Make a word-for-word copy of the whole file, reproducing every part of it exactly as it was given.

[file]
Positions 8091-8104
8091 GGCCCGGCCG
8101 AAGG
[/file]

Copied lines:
Positions 8091-8104
8091 GGCCCGGCCG
8101 AAGG